OBESITY GETS YOU WHERE YOU LIVE, UH STUDY
Lack of Fresh Produce in Lower-Income Neighborhoods
Contributes to Weight, Health Problems
HOUSTON, Nov. 29, 2004—Obesity is likely to affect individuals
in low-income areas where fresh fruits and vegetables may not be
as plentiful, according to a new University of Houston study.
The finding is suggested in a study on the availability and quality
of produce in high-income versus low-income urban neighborhoods.
“Obesity disproportionately burdens low-income, ethnic minority
populations,” said Rebecca E. Lee, assistant professor of
health and human performance and lead researcher on the study. “The
results suggest that these populations have less access to healthy
The study found that people living in low-income, urban neighborhoods
had access to at least one convenience store and a liquor store
that sold convenience foods, but very few supermarkets or grocery
stores. The produce that was available to these neighborhoods included
few fresh fruits and hardly any vegetables. In contrast, the high-income
urban neighborhoods studied were more likely to have access to supermarkets
and grocery stores and the quality and quantity of produce available
was higher than those found in low-income neighborhoods.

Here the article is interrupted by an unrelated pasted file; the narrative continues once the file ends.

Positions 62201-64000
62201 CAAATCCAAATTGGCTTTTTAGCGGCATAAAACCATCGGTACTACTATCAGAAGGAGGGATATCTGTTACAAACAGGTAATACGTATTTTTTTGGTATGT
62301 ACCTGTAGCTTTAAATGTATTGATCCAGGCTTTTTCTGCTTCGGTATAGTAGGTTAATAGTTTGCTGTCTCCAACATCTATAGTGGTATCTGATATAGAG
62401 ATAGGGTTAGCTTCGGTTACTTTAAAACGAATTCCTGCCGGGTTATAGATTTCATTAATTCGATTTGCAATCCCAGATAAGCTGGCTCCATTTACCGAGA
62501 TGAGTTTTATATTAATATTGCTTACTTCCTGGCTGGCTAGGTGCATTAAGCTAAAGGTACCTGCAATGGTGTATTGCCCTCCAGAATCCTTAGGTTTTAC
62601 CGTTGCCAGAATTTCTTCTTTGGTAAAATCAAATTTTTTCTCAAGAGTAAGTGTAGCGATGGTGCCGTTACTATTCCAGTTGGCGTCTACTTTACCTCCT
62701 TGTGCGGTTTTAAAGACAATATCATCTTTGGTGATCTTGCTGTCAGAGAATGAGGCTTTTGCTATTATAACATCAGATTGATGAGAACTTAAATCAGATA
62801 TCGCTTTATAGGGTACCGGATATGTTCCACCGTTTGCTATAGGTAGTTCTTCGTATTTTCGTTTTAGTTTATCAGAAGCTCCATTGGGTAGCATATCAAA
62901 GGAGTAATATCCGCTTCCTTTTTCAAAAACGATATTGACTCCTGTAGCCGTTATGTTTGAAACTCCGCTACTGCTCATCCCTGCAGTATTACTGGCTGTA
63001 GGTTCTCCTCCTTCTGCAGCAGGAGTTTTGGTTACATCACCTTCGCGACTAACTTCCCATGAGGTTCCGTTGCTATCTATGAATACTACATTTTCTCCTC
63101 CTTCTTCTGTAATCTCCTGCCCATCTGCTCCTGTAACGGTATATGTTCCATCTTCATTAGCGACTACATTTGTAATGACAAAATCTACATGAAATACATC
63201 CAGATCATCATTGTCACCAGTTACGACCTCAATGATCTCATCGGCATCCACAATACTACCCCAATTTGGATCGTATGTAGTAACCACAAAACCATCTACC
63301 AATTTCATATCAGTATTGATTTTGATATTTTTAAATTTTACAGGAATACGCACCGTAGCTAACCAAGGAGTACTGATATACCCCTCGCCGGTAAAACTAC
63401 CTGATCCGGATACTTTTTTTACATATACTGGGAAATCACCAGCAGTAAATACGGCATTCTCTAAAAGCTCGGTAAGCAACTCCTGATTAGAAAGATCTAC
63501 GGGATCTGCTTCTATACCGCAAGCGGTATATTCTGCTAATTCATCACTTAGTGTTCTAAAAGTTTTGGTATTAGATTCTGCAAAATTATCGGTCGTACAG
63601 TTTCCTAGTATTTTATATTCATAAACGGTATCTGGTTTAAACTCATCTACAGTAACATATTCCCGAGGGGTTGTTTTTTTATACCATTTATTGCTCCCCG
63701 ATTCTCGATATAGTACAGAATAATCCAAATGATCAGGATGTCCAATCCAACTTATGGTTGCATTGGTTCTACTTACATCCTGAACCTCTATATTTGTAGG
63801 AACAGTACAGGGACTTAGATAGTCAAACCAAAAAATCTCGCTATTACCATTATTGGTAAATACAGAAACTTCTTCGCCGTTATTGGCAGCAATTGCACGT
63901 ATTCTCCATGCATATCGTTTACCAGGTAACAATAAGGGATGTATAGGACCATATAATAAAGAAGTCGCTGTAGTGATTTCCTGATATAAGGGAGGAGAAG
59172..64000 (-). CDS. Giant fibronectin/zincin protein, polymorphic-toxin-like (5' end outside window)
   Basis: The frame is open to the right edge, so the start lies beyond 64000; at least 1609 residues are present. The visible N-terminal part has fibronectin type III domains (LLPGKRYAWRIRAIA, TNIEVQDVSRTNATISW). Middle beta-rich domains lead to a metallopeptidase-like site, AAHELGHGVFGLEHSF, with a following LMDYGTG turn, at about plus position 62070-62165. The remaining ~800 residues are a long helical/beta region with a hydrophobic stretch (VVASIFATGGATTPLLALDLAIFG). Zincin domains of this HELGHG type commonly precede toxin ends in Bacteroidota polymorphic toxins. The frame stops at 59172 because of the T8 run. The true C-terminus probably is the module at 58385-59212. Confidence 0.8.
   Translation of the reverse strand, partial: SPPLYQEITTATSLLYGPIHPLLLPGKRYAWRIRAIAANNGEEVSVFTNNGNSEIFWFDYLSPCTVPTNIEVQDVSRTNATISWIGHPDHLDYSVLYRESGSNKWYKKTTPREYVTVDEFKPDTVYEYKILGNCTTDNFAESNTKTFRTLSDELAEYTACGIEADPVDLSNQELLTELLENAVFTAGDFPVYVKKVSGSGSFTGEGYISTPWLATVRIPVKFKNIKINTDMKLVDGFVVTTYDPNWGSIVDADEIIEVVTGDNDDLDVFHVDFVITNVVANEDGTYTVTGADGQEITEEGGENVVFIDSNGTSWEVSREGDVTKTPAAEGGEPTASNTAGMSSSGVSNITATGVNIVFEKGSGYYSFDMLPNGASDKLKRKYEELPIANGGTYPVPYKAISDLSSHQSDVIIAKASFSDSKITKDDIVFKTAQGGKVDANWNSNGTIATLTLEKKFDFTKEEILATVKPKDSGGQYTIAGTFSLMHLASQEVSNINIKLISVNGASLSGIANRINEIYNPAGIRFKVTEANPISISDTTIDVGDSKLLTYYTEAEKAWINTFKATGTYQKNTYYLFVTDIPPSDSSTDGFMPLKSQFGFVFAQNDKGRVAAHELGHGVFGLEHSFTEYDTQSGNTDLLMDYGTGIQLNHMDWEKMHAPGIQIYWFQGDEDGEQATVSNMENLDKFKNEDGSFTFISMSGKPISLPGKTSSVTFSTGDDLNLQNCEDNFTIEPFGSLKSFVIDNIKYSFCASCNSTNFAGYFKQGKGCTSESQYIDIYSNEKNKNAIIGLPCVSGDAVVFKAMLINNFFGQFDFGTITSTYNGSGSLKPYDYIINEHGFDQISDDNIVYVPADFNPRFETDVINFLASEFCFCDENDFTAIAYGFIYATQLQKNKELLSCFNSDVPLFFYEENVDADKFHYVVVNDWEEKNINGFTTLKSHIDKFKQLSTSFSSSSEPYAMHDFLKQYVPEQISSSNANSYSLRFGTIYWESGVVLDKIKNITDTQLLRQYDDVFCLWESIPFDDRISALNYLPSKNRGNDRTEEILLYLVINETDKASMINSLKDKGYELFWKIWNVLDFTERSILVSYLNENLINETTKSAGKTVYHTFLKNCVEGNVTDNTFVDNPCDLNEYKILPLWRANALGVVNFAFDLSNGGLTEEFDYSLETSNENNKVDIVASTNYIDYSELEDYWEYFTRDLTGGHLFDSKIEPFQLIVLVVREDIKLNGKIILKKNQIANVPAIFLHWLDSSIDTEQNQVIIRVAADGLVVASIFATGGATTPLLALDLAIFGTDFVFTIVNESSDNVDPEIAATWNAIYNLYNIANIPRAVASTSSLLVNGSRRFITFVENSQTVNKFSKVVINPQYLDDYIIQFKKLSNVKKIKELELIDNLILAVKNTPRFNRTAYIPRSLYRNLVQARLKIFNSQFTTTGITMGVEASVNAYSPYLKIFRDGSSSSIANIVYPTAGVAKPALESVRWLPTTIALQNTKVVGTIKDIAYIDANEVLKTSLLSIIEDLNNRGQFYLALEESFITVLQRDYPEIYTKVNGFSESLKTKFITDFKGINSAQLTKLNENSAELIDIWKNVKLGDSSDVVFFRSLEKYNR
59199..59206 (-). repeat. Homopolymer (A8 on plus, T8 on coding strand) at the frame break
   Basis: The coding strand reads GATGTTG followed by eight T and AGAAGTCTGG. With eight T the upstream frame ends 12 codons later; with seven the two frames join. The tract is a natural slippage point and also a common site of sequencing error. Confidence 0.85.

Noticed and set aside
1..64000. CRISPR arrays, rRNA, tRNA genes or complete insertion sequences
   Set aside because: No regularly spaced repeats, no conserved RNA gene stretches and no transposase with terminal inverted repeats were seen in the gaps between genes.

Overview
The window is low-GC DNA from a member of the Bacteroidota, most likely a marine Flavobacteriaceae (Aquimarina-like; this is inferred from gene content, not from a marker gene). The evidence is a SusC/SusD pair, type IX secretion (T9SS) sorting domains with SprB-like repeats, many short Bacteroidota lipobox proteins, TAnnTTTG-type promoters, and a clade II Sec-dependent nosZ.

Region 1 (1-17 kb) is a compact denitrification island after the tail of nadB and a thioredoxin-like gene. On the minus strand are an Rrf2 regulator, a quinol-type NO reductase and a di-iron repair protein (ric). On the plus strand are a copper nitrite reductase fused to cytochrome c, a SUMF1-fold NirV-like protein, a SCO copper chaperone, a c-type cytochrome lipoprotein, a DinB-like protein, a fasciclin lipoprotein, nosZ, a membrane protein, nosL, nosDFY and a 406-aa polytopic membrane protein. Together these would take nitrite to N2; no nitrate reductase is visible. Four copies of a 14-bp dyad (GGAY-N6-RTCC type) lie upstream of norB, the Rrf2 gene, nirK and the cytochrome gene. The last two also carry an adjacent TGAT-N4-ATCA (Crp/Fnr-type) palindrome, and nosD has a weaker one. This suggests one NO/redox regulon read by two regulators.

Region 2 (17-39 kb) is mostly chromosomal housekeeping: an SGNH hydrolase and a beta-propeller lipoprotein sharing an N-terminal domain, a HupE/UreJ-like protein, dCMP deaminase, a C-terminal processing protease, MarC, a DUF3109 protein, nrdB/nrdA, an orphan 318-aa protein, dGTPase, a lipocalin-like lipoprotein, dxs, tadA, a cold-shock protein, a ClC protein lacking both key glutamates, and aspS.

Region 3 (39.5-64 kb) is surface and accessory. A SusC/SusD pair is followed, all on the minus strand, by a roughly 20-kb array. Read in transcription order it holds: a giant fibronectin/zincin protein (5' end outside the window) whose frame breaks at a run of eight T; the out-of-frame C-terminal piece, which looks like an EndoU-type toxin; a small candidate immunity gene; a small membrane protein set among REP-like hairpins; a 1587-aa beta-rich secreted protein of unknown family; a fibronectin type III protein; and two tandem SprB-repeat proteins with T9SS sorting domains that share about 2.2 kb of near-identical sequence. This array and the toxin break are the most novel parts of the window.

The study was presented in a Las Vegas conference for the North
American Association for the Study of Obesity and the American Diabetes
Lee's research incorporates environmental and individual determinants
of physical activity, dietary habits and obesity prevention in ethnic
minority and underserved populations. Her work combines theory and
techniques drawn from behavioral medicine, community psychology,
geography, policy science, social ecology and social marketing.
About the UH College of Education
The UH College of Education works to shape and staff educational
systems that are responsive to our rapidly changing society. The
college prepares teachers, counselors, psychologists, school and
higher education administrators and professionals for a variety
of educational settings, including work in social agencies, medical
facilities, businesses, and government posts. The college offers
students both a broad range of innovative programs and the opportunity
to learn about recent developments in educational practice and thought.
For more information on the UH College of Education, visit www.coe.uh.edu
About the University of Houston
The University of Houston, Texas’ premier metropolitan research
and teaching institution, is home to more than 40 research centers
and institutes and sponsors more than 300 partnerships with corporate,
civic and governmental entities. UH, the most diverse research university
in the country, stands at the forefront of education, research and
service with more than 35,000 students.
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